Thank you for the blindfold suggestion Dr. Kellon. I'm going to give that a try during the next vet visit this coming Friday. She has had an aversion to needles from the time she was a foal. I was told by the breeder that she was seen as a weanling by a "small animal" vet who handled her very badly and she's never forgotten that trauma. We've tried nose and skin twitches but never a blind fold. As soon as she sees the vet's vehicle driving in my yard she begins to get agitated unless she's pre-treated with dorm gel. We've tried all types of behaviour modification techniques and I'm sorry to report that we've had no success with any of them. 

--
Mary Ann & Rosie - Nova Scotia, Canada - Joined August 2020
https://ecir.groups.io/g/CaseHistory/album?id=252134
https://ecir.groups.io/g/CaseHistory/files/Mary%20Ann%20and%20Rosie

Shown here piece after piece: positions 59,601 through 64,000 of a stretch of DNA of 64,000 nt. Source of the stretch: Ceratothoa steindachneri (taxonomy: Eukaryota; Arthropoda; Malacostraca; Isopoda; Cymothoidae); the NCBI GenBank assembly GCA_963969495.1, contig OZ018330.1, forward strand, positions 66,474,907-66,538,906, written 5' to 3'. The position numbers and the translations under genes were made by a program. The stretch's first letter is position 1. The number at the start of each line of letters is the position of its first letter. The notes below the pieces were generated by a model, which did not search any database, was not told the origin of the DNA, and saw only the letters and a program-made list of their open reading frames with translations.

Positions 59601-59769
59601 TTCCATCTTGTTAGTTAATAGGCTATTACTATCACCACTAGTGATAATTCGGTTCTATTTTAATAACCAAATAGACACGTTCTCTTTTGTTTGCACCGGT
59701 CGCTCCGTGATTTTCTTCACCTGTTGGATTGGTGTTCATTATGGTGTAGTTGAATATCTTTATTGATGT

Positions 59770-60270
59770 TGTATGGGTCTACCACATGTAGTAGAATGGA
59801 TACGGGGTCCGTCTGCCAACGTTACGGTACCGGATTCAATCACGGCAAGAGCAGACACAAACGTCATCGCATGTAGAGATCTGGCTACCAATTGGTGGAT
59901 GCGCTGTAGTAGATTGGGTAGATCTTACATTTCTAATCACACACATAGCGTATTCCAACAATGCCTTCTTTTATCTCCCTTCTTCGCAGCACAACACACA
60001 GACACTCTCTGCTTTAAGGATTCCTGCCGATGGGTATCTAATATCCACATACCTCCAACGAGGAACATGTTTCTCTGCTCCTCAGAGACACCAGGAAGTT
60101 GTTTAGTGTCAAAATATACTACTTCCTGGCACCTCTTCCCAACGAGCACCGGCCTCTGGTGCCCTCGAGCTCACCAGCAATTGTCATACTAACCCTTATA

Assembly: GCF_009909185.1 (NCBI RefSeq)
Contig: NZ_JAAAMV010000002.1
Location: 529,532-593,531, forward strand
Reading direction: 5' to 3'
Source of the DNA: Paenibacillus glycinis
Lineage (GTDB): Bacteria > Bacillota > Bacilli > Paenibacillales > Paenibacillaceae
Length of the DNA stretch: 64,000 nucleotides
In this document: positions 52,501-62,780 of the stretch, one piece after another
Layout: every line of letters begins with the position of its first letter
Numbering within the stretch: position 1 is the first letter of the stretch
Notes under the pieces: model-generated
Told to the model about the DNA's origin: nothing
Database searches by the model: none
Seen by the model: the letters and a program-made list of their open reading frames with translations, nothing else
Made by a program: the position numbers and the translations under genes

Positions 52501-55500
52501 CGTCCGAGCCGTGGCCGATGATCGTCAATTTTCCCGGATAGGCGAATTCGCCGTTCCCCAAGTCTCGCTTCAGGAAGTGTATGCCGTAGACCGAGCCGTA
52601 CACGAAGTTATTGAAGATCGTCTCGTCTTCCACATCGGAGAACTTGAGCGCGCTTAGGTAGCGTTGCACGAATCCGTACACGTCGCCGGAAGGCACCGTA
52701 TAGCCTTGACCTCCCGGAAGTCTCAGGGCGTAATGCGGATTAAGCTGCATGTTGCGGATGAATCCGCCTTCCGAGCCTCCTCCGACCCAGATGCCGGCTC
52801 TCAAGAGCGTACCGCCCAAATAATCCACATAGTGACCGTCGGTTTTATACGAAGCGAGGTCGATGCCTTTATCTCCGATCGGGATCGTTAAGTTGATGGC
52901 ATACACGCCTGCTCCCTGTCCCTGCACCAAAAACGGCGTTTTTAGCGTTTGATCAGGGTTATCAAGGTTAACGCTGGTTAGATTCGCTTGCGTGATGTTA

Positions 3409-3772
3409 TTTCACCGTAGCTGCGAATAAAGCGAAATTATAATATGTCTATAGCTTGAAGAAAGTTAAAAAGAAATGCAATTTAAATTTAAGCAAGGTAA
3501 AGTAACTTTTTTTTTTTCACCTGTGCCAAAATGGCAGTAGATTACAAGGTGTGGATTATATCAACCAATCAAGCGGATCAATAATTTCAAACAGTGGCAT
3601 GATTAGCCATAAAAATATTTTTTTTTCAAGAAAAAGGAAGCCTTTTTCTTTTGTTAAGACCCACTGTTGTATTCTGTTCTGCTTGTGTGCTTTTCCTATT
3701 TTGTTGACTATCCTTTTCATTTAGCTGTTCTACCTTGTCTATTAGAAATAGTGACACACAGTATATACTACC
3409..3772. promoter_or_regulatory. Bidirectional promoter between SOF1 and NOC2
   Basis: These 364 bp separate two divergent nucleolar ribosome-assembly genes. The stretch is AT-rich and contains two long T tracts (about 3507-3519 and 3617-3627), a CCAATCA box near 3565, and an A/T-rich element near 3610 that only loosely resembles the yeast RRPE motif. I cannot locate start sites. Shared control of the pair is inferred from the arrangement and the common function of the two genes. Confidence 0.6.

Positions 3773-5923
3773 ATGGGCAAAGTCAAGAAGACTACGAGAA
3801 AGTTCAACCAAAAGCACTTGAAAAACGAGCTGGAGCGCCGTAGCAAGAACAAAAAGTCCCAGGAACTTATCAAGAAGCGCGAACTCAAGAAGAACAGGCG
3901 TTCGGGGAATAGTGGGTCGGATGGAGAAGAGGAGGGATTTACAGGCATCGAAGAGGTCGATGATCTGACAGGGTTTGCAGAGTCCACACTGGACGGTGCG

Lorna Cane
 

You've probably tried Rescue Remedy, Mary Ann, but just in  case.....

--

Lorna  in Eastern  Ontario
2002
Check out FAQ : https://www.ecirhorse.org/FAQ.php


Bonnie
 

A trainer who also did tooth floating came to our town. "I don't use drugs or gags," he said. "I sing to them." Grasping the tongue of a pony named Pro, he started work, singing 'Pro, Pro, Whaddayou know, It's time to work so here we go..." The astonished pony listened to the song till the floating was done. No problem. The other horses had songs with their names in them too.
--
Bonnie and Lad
North Ontario
Dec 2008
 


Mary Ann
 

She's fine for the dental exam, she really doesn't need to be sedated for that in my opinion. It's just those darn needles. She will probably accept a blindfold rather easily because she has to wear a UV eye mask 24/7. My only concern is the blindfold will have to come off if the vet needs to do nerve blocks to the left eye to check if the corneal abrasion has cleared up completely. I've tried using positive and negative reinforcement techniques to put medication in her eye after the SPL was removed and I'm having some success. She's one smart little mare and she remembers voices, vehicles, smells, sounds and certain movements/touches.